EVERY MONTH, TERRY KELLY sends a “rent” check to the Duwamish Tribe on behalf of Quest Church in Seattle, where Kelly serves as senior director of finance.
The church owns the property where it holds services. But the congregation’s monthly payment acknowledges and honors the Duwamish people and other original inhabitants of the land the church occupies, people who have never been “justly compensated for their land, resources, and livelihood,” as the Duwamish “real rent” program puts it.
Members of Quest Church are among the many people of faith who are reimagining the narrative of money in our world today.
The early Christian church was clear in its teachings that money was intended to be used for the benefit of the broader community, not for individual enrichment. But for centuries, and particularly since the Protestant Reformation, the institutional church has more often contributed to ideologies and illusions that reinforce the American form of hypercapitalism. And while money remains a highly visible reality in our everyday existence, our lived stories around money often go uninterrogated.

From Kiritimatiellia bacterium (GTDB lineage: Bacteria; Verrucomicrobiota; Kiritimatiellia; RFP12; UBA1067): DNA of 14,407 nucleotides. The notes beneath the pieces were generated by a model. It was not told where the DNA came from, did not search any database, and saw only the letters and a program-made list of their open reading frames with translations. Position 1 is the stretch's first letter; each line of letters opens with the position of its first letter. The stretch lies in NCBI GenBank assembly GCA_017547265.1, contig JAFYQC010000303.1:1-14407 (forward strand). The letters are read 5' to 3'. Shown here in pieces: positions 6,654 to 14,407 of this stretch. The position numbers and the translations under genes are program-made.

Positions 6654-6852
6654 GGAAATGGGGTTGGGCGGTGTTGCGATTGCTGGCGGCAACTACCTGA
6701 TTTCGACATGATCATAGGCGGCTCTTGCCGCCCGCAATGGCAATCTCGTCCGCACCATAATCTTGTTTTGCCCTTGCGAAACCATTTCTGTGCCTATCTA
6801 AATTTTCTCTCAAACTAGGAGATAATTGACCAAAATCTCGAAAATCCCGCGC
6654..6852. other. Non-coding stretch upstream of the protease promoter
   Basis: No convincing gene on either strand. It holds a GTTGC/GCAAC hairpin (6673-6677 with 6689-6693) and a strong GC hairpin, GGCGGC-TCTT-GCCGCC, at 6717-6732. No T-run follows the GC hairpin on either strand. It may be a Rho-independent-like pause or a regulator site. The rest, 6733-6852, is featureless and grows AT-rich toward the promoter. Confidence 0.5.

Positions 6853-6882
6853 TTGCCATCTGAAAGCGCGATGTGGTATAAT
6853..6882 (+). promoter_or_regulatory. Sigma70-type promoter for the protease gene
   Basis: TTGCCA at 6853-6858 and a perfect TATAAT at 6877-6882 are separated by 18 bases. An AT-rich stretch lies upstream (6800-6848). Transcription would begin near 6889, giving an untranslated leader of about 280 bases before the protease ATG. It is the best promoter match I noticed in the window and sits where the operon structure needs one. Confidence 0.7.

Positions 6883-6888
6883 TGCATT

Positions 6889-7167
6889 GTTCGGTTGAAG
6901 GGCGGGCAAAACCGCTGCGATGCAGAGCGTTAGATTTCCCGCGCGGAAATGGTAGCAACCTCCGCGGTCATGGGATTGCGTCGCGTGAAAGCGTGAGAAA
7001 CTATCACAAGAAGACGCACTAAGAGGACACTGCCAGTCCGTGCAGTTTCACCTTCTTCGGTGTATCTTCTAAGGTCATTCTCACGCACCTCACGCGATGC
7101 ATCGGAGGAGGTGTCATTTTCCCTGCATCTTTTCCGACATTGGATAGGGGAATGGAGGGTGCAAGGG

In America, our views about money tend to be very individualized. We ask questions such as: How is my money going to work for me? Will I have enough to pay bills or retire comfortably? What is my purchasing power? Even the story churches tell is often limited in scope, reduced to teaching about tithes, offerings, building funds, and missions giving. In some instances, we might see positive moves around personal budgeting and reducing debt. But church conversations about money are often left in the realm of personal finance.